Germany to fund transport change with €75 billion

17 September 2019

Germany to fund transport change with €75 billion

17 September 2019

In order to achieve climate targets, the German Transport Ministry is investing €75 billion to radically change the transport landscape by 2030.

A draft paper calls for at least seven million electric cars on German roads, every second bus to be electric and the building of kilometres of new bicycle paths, reports SÜddeutsche Zeitung.

Subsidies are planned for the purchase of electric cars, for the use of alternative fuels, and for the modernisation of the rail network. For the latter, the ministry has set aside billions of euros for an infrastructure fund that is intended to support the digital upgrade of the rail network for more than 10 years.

Less CO2 tonnage

Although traffic continues to grow, emissions of carbon dioxide must fall from 160 million tons per year to 95 million tons and the new proposal is expected to reduce output by between 58 and 69 million tons. However, there is scepticism about the plan within the government and beyond.

Greenpeace transport expert Tobias Austrup warns that the ′subsidy spree' will cost billions of taxpayer money and will not even achieve half of the necessary CO2 reduction.

Measures to support alternative fuels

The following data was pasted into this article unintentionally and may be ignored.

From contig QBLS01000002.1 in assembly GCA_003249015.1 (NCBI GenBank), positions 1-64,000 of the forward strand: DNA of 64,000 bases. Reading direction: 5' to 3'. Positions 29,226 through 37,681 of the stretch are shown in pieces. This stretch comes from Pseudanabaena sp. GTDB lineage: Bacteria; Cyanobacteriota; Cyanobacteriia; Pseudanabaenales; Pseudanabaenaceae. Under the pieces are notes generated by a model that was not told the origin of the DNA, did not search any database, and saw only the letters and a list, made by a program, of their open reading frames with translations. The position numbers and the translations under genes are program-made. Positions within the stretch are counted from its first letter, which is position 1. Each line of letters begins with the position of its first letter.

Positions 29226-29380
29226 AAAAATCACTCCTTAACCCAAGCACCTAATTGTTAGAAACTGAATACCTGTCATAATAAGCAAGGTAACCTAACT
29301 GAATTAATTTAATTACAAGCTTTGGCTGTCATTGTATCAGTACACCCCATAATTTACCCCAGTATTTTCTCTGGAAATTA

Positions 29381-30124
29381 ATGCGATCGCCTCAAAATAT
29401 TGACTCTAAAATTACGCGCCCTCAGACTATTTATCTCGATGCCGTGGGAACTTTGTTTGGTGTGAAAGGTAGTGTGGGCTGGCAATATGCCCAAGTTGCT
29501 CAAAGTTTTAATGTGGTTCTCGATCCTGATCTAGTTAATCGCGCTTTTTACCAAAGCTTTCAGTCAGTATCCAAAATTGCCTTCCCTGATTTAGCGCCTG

In addition, the Transport Ministry is considering a purchase incentive of up to €4,000 for electric cars that cost less than €30,000. Electric taxis could benefit from an €8,000 subsidy and used electric cars could receive €500.

The charging infrastructure will be expanded to support up to 10 million electric cars and billions will be invested in the development of alternative fuels, including freight transport. Low-emission fuels will also be incentivised and vehicle and company-car taxation should be more based on CO2 emissions.

′We do not want to make climate protection a social issue, but one of innovation,' says Anja Weisgerber of the CSU party. Germany must be ′at the top of the movement' with alternative fuels, Weisgerber adds.

However, the proposals do not go far enough for the Green party. Transport politicians from the group call for a ban on the sale of internal combustion engines from 2030 onwards. Diesel subsidies should gradually disappear and fuel and ′gas guzzlers' should be more expensive. The Greens want to offset higher prices for mobility through a climate bonus for ′people who generate little CO2' and want to subsidise the purchase of electric cars with up to €5,000.